Your first impression is a lasting impression. The way you walk into a room, dress, stand sit, and the way you dress all creates an impression that has an impact on how people perceive who you are.
Even the materials you hand out make an impression and it’s up to you what you’re willing to project. Never, ever hand out materials that are less than first class. Do not make copies of copies or have materials that don’t match your website and business cards.
What does your voicemail message sound like? Is it enthusiastic, upbeat and inspiring? If you were to call your number would you be compelled to leave a message or hang up?
Does your website create a message that portrays your expertise? Is your message loud and clear and do you update your site at regular intervals encouraging your visitors to return often? Have you put a capture box on your site to create a database? These strategies are required of speakers who expect to reach the pinnacle of their field.
When you use dates, be sure that they are correct. If you use statistics be sure they’re accurate. And one of my real pet peeves is not giving the person the credit for a quote who created it or not using the quote accurately.
Be sure your presentation has an appropriate beginning, middle and end. And always deliver more than the perceived expectation. Content rules in the speaking arena. Don’t ever let anyone tell you any different. There are a lot of speakers who deliver a lot of fluff and are constantly selling throughout their presentation, don’t become one of them.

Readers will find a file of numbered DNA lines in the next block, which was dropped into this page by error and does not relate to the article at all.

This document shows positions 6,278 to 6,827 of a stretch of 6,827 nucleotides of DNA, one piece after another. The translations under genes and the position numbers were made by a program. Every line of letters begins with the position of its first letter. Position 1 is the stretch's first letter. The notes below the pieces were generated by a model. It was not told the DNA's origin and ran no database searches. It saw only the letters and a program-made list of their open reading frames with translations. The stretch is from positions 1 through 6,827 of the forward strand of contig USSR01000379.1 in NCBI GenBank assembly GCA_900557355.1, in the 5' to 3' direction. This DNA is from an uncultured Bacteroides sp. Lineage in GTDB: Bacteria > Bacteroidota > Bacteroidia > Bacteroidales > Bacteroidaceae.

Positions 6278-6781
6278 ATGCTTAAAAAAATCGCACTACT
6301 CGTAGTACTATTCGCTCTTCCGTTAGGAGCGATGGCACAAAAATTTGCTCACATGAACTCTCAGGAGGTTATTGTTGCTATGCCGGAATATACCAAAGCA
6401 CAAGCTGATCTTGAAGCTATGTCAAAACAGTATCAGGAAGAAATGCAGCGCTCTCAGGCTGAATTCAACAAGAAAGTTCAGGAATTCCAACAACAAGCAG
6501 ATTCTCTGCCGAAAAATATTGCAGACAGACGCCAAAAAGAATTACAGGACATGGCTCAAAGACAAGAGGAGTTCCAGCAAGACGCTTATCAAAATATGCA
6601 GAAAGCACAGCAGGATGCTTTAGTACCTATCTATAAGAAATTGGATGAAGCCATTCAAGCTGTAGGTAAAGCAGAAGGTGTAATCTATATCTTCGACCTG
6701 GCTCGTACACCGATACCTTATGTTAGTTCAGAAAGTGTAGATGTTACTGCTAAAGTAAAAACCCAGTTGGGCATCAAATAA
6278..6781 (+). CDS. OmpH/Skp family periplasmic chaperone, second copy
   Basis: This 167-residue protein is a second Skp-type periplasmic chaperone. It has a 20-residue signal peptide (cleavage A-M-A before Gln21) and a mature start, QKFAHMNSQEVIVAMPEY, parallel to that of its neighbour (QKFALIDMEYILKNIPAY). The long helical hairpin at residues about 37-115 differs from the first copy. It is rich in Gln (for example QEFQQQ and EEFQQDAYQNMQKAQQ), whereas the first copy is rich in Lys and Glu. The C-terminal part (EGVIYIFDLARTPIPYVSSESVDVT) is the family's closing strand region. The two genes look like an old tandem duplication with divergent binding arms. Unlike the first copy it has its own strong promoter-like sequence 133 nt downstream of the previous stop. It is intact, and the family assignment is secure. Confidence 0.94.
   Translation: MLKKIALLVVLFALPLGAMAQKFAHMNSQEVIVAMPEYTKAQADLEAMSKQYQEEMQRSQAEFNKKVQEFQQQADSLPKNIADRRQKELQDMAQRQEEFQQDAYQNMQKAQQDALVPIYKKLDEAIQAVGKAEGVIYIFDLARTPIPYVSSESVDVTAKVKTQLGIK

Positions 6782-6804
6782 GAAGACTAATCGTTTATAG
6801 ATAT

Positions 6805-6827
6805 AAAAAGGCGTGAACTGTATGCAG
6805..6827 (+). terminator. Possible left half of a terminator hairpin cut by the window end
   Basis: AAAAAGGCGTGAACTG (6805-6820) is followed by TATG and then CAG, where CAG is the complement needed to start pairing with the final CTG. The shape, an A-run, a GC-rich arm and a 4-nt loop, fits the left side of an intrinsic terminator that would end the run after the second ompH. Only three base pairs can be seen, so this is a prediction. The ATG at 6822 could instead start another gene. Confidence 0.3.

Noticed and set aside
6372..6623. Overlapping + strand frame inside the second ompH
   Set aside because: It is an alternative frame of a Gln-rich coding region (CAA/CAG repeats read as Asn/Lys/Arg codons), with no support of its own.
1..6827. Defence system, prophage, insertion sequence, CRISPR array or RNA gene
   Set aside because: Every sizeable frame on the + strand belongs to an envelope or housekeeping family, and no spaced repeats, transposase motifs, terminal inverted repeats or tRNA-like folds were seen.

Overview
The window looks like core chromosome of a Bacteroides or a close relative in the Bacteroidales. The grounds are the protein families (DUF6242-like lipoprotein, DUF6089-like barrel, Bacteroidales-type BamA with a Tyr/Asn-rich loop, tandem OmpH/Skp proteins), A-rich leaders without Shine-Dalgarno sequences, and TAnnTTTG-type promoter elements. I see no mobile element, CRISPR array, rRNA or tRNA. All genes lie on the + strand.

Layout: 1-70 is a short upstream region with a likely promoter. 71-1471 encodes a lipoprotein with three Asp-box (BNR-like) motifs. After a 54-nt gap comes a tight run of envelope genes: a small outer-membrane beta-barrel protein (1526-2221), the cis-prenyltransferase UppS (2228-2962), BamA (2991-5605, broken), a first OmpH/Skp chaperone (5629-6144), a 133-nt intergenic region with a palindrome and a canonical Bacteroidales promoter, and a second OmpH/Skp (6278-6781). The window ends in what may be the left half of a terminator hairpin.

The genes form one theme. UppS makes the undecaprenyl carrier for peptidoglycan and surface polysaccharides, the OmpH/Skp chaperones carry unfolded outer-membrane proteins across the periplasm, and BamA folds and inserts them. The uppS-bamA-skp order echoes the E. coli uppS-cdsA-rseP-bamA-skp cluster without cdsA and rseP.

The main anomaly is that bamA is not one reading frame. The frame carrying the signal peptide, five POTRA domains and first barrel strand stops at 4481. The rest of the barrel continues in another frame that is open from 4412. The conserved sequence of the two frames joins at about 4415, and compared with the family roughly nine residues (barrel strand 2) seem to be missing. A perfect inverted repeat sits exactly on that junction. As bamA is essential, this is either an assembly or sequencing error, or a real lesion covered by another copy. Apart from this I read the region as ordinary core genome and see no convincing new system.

When emotions are involved, make sure they match your content. Don’t get overly emotional if what you’re saying doesn’t warrant doing so. Keep them laughing and keep it lively.
A little spice and intrigue is always a great method of keeping your audience’s attention but make sure it’s used wisely and not overdone. More is not better in this case.
One of the best ways I discovered how to use timing is to watch Comedy Central. The standup comics are masters at timing. It is a well practiced artist that makes it look easy and seamless.
There is also a great technique called attention-grabbers. One type is using a 180 degree viewpoint. I was speaking at a Toastmaster’s club in Concord a few years back and one of the members asked how I got to Concord.
I answered with a straight face, right eyebrow arched, “In my car?” with just a lilt of a question. The immediate response was laughter. Of course that wasn’t the question that was being asked, but it is a masterful way of lightening the atmosphere and getting people to laugh.